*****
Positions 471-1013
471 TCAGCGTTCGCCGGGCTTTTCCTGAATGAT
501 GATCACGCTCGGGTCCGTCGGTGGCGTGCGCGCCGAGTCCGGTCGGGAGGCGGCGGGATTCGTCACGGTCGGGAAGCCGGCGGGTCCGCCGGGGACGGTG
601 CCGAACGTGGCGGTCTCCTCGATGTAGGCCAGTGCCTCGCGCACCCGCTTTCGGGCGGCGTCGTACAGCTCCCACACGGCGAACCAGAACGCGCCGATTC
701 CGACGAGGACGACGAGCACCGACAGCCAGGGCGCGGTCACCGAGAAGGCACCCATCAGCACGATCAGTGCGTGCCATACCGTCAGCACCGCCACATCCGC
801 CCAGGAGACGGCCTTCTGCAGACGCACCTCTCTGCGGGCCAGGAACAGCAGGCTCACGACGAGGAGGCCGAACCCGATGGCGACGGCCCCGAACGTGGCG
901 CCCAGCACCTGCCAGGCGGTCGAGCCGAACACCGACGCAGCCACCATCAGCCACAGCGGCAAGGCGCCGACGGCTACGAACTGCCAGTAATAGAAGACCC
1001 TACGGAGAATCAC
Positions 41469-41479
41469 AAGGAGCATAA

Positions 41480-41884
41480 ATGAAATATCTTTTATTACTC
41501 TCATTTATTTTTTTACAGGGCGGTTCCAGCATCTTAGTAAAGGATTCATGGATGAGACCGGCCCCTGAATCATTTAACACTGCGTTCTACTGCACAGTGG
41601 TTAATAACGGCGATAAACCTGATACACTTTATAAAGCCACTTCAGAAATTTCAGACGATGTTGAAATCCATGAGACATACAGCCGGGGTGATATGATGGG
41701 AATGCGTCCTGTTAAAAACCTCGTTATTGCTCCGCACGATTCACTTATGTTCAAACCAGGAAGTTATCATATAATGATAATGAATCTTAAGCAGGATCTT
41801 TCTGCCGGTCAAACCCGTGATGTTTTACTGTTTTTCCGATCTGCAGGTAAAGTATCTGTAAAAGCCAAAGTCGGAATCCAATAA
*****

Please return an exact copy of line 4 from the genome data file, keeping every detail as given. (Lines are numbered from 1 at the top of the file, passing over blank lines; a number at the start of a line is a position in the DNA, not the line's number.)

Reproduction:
601 CCGAACGTGGCGGTCTCCTCGATGTAGGCCAGTGCCTCGCGCACCCGCTTTCGGGCGGCGTCGTACAGCTCCCACACGGCGAACCAGAACGCGCCGATTC